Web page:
In a use case for intelligent workforce scheduling, it happened to us once that we were looking for correlations in the data but never gained any promising insights. At some point, we said: »We need to go back to the drawing board and think about the use case in a fundamentally different way.« And now we are making great progress with this use case and are optimistic that we will develop a solution that offers employees real support in their day-to-day business. In general, we always must consider existing process and IT infrastructures in order to avoid creating isolated solutions that nobody can manage. That’s why corporate IT is always on board.

In your vision: What will the production hall of the future look like?

First and foremost, the production hall of the future will be located in Germany as a business location. Because then we will have succeeded in using data-driven solutions and AI support to make our contribution to efficient, robust and sustainable production that can hold its own against international competition. In my vision, I see a highly automated and networked environment in which humans, machines and data can work together seamlessly. In this ideal scenario, data could be analyzed in real time and time-consuming manual data evaluation would no longer be necessary, allowing people to focus on core value creation. Intelligent tools would help to bring about faster and better human decisions, for example to avoid production errors and overproduction and thus ensure sustainable production.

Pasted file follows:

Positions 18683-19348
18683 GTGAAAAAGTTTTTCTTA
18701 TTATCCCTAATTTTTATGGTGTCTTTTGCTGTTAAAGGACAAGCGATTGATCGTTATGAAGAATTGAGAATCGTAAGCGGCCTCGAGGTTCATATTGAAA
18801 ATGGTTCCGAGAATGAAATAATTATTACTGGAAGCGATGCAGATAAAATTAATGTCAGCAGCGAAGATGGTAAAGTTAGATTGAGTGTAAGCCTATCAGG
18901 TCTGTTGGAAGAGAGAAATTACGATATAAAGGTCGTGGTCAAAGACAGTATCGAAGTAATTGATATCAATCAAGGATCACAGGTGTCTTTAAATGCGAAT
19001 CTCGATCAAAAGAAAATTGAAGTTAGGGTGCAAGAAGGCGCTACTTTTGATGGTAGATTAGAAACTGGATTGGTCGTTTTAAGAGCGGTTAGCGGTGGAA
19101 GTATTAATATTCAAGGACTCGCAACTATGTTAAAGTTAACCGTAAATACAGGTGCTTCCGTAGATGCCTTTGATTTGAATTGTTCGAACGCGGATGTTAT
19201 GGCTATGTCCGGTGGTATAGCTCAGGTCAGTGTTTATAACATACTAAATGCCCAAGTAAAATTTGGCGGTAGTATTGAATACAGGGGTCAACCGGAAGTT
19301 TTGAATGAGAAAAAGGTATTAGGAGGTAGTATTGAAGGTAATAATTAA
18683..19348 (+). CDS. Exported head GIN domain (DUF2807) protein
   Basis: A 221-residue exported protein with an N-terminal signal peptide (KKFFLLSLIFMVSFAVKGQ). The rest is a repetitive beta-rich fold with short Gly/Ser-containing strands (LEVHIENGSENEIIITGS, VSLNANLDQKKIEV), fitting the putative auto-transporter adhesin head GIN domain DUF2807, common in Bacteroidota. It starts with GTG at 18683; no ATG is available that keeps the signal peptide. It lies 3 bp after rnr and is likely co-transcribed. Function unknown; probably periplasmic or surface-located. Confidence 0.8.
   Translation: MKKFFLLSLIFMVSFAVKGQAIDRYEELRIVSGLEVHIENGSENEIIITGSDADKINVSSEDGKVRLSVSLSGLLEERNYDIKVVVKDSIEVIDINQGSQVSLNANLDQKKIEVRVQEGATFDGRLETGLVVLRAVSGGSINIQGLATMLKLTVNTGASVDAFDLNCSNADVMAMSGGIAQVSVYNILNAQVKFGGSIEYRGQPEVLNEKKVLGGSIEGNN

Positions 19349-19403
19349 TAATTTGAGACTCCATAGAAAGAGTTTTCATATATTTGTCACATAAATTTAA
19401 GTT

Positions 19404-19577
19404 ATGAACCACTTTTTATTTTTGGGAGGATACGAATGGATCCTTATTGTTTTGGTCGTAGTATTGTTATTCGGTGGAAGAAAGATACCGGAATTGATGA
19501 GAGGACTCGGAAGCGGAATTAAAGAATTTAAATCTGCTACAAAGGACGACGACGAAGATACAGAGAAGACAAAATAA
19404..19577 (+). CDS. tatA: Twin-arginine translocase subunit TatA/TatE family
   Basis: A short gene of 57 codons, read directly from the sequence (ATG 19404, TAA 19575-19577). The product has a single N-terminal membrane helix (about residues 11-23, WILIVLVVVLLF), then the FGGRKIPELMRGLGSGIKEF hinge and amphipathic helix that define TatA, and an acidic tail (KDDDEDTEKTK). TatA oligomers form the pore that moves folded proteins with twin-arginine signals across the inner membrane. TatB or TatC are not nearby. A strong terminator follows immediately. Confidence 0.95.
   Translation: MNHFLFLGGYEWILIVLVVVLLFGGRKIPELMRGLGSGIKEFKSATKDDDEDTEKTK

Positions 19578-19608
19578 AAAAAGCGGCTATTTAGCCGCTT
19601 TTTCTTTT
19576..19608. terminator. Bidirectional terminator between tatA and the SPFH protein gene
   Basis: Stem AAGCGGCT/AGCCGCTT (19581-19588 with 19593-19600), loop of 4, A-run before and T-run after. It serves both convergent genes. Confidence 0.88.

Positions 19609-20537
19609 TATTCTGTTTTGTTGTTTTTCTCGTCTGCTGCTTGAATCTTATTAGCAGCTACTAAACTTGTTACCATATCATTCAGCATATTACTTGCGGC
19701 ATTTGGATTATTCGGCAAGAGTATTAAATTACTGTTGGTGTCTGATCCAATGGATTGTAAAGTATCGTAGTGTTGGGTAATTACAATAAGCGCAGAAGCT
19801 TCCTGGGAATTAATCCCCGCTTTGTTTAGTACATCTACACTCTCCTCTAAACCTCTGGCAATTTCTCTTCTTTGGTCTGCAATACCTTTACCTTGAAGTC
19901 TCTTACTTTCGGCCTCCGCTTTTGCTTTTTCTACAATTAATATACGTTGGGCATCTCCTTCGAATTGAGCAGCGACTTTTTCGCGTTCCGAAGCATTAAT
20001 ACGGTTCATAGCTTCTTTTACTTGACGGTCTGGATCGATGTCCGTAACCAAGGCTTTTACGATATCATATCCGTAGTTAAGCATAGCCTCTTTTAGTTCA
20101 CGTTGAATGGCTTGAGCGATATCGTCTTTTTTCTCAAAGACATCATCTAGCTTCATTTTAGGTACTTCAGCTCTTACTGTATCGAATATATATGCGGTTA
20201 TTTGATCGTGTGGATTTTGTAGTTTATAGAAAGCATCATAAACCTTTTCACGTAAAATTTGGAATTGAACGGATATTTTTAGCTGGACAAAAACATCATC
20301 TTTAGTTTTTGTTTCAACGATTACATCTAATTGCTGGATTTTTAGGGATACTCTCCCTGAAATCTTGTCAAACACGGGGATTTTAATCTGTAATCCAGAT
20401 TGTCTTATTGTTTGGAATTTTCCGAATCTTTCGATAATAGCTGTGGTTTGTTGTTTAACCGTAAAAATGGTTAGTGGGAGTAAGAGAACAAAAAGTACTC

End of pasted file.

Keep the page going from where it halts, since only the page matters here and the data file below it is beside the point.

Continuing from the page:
In short: The production hall of the future will be intelligent, flexible and sustainable, blurring the boundaries between the physical and digital worlds.

Stefan Hartmann is a research associate for digital transformation at the Fraunhofer Institute for Mechatronic Systems Design IEM in Paderborn. As project manager, he is responsible for the activities of the KI.NRW flagship project »Datenfabrik.NRW – Artificial Intelligence in the Production of Tomorrow«. Hartmann has many years of practical experience in the fields of production planning and control, supply chain management and digital transformation.